The Carchive:- The '84 Saab 9000 Turbo 16

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It’s 21:30 in the Saharan dust-stained, unseasonably warm rural backwaters of East Anglia, and that means it’s time for our second rummage through the dumpster of time for this week. Welcome back to The Carchive.

From America via Germany we move straight to Sweden today, to remind ourselves what was being born from jets in 1984. And please, nobody mention that that was three decades ago.

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Our beloved car-heavy online organ Hooniverse has veritably radiated Saab love over the years, and there can not be a man jack among us who doesn’t know at least a bit about the 9000. Let’s get the really obvious bits out of the way first. Of the so-called Type 4 cars to reach the market, the 9000 and Lancia Thema were the only two to arrive in 1984 (this is the launch brochure). The Fiat and Alfa Romeo interpretations came later and wore very different suits of clothes.

The 9000 was also the first attempt Saab had made at moving into the Large Car class (even the EPA said so), and was stylistically quite a step forwards for the Swedish brand who had generally not strayed very far from designs which originated from decades prior.

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“The SAAB 9000 Turbo 16 is here- a distinctive and dynamic car that embodies all of the experience we have acquired over the years and combines it with innovative high technology. This is the car for the discerning motorist who demands superlative performance”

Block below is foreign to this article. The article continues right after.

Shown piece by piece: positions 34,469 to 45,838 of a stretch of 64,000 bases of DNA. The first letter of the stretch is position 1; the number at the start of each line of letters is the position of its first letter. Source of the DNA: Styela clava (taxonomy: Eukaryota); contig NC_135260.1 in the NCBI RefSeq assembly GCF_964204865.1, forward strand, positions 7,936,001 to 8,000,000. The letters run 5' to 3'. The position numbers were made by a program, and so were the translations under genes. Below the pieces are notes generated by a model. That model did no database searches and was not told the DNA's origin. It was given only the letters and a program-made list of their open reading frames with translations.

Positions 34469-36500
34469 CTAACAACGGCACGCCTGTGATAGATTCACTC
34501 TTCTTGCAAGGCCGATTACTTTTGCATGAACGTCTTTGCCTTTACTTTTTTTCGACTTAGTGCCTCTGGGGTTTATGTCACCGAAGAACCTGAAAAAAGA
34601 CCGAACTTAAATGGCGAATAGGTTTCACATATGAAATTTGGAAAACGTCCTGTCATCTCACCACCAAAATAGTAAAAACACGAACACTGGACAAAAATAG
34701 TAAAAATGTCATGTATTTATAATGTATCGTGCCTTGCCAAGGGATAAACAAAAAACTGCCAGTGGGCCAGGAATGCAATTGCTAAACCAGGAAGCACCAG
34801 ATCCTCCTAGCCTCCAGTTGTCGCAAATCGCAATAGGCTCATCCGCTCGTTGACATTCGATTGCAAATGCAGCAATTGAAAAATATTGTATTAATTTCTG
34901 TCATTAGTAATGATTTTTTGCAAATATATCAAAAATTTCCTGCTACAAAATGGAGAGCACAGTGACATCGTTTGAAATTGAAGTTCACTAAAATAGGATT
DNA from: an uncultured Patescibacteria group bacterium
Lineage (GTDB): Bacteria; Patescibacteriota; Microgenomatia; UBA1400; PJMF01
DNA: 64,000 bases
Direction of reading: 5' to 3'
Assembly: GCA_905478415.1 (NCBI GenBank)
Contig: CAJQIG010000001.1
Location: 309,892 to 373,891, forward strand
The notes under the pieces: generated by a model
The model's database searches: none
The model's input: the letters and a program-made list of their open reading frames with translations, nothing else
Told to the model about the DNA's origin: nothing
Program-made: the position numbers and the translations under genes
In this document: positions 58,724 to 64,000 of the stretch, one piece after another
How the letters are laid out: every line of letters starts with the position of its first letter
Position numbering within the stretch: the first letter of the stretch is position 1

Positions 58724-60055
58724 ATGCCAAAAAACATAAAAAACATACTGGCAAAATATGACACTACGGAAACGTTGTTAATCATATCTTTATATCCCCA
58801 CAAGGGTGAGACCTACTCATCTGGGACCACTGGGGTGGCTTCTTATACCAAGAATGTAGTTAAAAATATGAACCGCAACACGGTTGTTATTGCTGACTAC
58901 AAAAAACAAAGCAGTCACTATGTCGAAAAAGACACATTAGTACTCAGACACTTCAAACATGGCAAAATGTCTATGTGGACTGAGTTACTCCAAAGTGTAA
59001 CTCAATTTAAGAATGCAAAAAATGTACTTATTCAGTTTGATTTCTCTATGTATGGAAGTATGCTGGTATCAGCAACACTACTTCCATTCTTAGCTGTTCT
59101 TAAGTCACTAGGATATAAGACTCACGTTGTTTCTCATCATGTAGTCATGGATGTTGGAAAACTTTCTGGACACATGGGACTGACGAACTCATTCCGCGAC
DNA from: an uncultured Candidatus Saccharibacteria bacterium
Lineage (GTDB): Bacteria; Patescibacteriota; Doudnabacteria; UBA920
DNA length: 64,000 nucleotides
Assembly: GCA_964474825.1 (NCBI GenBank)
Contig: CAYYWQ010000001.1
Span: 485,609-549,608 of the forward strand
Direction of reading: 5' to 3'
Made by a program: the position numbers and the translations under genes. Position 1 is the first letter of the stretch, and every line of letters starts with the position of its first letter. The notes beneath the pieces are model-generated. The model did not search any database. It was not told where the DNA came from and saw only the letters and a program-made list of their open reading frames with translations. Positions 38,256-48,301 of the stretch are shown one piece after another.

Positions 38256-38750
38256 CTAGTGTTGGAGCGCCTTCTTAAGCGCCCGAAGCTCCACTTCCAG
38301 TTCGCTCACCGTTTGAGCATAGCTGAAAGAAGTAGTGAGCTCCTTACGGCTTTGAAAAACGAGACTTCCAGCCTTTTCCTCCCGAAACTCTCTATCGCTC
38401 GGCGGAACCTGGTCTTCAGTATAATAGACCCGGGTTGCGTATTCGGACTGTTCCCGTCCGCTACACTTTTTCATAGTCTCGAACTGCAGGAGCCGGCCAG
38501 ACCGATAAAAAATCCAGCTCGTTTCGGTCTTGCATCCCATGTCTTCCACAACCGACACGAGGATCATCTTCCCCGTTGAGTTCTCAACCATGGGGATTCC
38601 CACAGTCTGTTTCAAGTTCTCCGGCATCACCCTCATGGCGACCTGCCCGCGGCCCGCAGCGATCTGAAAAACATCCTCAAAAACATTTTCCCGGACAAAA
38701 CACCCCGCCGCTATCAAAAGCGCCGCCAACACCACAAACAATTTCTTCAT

The name, “Turbo 16” got the image off to a good start, prominently reminding the buying public that a turbocharger and sixteen valves featured heavily in the recipe. Quite exotic flavours for the mid-1980s. It was also perhaps wise that Saab should choose to bring the Turbo out before the normally aspirated model; better to start at the top and work downwards than to offer a vanilla version and then add garnish.

Turbocharging had, of course, been a particular Saab forte since the masterful 99 Turbo of 1978, a car which brought the brand instant acclaim and put them on the radar of a whole group of motorists who might never previously bothered considering a car by the team from Trollhättan.

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 “The Saab 9000 is built from the inside outwards. Since the driver is the hub of all that happens, he has also been the focus of attention in all of the design work”

It was a good cockpit, there’s no doubting it. Though not especially elegant, the dashboard did make for a very well organised office from which to get on with the business of driving. And driving quickly. It was also still immediately recognisable as a Saab dashboard; the curved forms and gauge fonts being familiar to those graduating from a 900 or 99.